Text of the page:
Miami-Dade County ahead of guidelines in recovery act energy spending
By Ashley Hopkins
By today (9/30), Miami-Dade County will have spent 35% of the $12.5 million it has received in US Department of Energy grants, 15 percentage points ahead of recommendations.
"We are progressing well," said Maggie Fernandez, sustainability program manager for the county's Office of Sustainability. "We have exceeded Department of Energy milestones [and] are working collaboratively with the department. We believe in this program. We want to see it succeed."
Miami-Dade received financing as part of the Energy Efficiency and Conservation Block Grant Program, funded by 2009's American Recovery and Reinvestment Act. The county got three years to use the funds.
While the first year was spent getting projects off the ground, Ms. Fernandez said the office plans to use the rest of the funds by year two, less what is needed to finance staff salaries and fringe benefits throughout year three.
"We want the money to go out into the community as quickly as possible," she said, adding that this would allow the office to spend more time monitoring projects.
Susanne Torriente, director for the Office of Sustainability, said that while it took a while to get everything running, all projects are now underway.
"Everything is really starting up," she said. "We took a year to get organized, but now we're in full-fledged project mode."
Of 13 projects in the works over eight county departments, the Office of Sustainability manages five.
In June the county replaced the Homestead Library's roof with a high-reflective cool roof, reducing energy use and air pollution. Now the Office of Sustainability has begun to track how much less energy is used at the location, 700 N Homestead Blvd.
In the works is a community-wide energy efficiency campaign to encourage residents to support energy conservation, renewable energy, recycling and waste reduction. Included is a light bulb exchange that lets residents trade incandescent bulbs for three free energy-efficient compact fluorescent lights, and a $750 resident savings challenge that allows residents to fill out a simple checklist that will help them determine how much money they can save each month by making changes in their home.
The Renovation for Energy Efficiency Loan Program, launched in August, assists businesses in energy-efficiency retrofits. Administered by the South Florida Regional Planning Council, the $1.5 million revolving loan pays for improvements for businesses looking to reduce electricity use.
The county is also working on alternative and renewable energy projects. The Miami-Dade Water and Sewer Department is constructing a pipeline from the South Dade Waste Water Treatment Plant to a nearby waste landfill. Digester gases produced at the plant and gases generated at the landfill will be used to create electricity. A groundbreaking is set for Oct. 13.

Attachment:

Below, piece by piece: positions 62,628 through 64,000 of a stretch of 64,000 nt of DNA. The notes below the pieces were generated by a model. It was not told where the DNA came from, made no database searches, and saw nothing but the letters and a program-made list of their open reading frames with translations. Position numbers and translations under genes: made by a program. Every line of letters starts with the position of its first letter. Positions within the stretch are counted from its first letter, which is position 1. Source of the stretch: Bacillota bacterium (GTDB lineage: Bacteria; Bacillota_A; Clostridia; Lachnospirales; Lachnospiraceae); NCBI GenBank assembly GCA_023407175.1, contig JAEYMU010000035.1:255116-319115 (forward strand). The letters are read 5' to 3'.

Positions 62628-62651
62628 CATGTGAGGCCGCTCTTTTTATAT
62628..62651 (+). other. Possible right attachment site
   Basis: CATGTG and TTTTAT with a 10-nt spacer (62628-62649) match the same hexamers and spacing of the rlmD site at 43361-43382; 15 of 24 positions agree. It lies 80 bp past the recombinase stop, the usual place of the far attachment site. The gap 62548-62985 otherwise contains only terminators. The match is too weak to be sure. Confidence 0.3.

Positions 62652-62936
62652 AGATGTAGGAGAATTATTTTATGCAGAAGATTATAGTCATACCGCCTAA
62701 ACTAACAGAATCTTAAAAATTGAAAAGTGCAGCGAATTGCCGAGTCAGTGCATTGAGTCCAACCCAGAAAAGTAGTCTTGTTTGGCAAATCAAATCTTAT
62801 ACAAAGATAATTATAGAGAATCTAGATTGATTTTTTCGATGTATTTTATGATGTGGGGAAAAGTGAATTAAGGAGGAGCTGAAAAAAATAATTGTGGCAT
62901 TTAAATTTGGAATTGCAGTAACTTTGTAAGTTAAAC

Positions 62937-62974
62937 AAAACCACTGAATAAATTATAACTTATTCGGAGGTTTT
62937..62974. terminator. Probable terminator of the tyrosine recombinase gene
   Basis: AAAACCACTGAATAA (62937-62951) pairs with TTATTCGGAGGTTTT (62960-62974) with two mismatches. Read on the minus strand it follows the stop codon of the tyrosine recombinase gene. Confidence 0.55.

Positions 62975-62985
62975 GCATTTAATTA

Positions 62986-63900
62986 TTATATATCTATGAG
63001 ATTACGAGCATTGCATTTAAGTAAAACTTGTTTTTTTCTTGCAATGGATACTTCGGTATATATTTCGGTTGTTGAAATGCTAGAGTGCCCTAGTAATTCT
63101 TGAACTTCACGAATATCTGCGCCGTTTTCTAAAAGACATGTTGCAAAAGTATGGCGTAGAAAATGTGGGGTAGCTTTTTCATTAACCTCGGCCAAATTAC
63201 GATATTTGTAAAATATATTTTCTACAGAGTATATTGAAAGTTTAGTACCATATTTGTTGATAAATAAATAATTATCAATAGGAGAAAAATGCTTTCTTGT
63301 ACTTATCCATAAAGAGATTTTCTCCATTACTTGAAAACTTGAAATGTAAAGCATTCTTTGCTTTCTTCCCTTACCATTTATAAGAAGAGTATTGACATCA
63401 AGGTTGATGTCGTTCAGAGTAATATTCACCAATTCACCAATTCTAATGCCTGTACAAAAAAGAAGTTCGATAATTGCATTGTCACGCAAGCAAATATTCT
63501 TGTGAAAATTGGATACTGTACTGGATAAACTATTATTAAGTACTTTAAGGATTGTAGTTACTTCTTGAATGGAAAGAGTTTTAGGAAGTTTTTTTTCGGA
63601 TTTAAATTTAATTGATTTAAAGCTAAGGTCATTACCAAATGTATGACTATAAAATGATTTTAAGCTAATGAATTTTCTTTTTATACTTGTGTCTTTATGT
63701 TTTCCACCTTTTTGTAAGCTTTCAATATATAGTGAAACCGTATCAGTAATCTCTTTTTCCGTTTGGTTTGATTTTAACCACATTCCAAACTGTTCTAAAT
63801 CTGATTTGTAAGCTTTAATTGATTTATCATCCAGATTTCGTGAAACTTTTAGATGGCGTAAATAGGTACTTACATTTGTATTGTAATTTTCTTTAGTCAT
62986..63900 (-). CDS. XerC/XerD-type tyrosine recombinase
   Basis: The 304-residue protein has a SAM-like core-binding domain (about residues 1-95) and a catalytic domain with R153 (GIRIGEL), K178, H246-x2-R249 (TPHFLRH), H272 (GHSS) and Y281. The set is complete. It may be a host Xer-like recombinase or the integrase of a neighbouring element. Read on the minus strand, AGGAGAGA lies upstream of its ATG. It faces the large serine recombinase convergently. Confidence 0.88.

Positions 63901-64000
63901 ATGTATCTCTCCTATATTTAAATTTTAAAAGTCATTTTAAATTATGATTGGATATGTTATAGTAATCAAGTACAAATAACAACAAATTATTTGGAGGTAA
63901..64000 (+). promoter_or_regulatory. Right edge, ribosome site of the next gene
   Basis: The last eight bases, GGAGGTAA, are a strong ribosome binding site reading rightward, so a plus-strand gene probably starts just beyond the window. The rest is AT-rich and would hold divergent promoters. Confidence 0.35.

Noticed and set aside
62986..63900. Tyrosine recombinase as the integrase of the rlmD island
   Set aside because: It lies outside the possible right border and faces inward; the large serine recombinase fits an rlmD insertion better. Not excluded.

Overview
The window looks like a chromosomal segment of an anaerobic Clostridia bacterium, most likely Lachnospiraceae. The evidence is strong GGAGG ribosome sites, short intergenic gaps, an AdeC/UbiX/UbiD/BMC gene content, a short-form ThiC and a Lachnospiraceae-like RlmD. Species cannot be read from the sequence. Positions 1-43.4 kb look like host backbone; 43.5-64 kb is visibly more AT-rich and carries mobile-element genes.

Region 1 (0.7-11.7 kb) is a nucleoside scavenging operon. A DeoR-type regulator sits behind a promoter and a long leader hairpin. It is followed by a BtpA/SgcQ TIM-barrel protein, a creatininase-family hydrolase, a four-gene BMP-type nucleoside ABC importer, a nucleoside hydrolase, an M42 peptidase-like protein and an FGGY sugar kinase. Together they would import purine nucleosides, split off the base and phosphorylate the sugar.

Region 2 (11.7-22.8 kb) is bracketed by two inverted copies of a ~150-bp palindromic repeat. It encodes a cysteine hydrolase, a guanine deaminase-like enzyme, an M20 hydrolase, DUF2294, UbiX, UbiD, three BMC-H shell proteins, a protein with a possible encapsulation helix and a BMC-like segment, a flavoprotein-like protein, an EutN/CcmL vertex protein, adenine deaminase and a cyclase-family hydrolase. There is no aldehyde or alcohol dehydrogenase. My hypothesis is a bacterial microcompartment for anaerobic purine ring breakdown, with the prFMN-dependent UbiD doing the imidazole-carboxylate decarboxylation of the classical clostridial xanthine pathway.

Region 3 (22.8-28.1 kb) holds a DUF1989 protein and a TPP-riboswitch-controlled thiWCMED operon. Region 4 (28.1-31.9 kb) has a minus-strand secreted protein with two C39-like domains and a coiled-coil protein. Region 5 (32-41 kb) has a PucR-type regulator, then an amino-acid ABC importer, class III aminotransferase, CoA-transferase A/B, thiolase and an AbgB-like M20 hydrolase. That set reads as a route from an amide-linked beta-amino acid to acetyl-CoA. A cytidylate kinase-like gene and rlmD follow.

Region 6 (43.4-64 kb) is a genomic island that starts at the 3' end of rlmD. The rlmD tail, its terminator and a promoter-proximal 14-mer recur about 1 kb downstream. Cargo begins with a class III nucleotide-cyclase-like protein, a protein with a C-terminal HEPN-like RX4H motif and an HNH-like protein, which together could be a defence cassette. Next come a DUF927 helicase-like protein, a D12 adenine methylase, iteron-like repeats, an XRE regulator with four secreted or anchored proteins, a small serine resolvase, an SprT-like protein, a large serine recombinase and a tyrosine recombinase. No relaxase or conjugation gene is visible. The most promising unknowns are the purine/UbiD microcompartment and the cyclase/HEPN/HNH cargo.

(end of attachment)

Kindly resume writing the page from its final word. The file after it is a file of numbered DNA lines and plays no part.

In addition to its larger projects, the county is hosting home-energy-savings workshops to teach residents cost-effective ways to save resources. Ms. Fernandez said two workshops have been held and four more are scheduled.
"We're really trying to hit the entire community," she said.
As the Office of Sustainability monitors these projects, it's also tracking job creation. It must report the number of jobs created to the federal government quarterly. From April to June 30, 9.2 jobs were created, excluding those leveraged to work on the grant.
This number only includes contractors and positions paid for with federal funds and should rise as additional contracts are awarded, Ms. Fernandez said. She said she will know the number of jobs created from July 1 through Sept. 30 by Oct. 15.
If the county team is going to add more projects, however, it will need financing2. After three years the county will have used up all its allotted funding and is not set to receive more, Ms. Torriente said.
If Miami-Dade is to obtain more assistance, it will have to lobby to make it a legislative priority. The Office of Sustainability is trying to showcase all it has done in the hopes it can receive more grants and spearhead more projects.
According to Ms. Fernandez, the office started to request future funding as soon as the county received the $12.5 million allotment.
"We depend on [federal funding]," Ms. Fernandez said. "Otherwise we wouldn't have the funds that are so important to our community."
While future financing may not be secure, Ms. Fernandez is optimistic, given the county's partnership with the federal government.
"We really feel like we're partners with the Department of Energy," Ms. Fernandez said. "We just need to show success."